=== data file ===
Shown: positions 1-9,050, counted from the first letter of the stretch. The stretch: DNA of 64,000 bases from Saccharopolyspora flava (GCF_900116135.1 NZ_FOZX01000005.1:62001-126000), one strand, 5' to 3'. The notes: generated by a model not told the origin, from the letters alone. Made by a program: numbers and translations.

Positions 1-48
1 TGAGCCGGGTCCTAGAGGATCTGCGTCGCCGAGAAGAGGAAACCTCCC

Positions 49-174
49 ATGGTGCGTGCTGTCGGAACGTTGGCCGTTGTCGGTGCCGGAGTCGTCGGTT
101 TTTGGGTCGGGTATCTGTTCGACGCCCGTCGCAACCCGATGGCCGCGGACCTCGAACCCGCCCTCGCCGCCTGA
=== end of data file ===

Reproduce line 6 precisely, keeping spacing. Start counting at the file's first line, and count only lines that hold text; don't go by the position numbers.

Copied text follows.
101 TTTGGGTCGGGTATCTGTTCGACGCCCGTCGCAACCCGATGGCCGCGGACCTCGAACCCGCCCTCGCCGCCTGA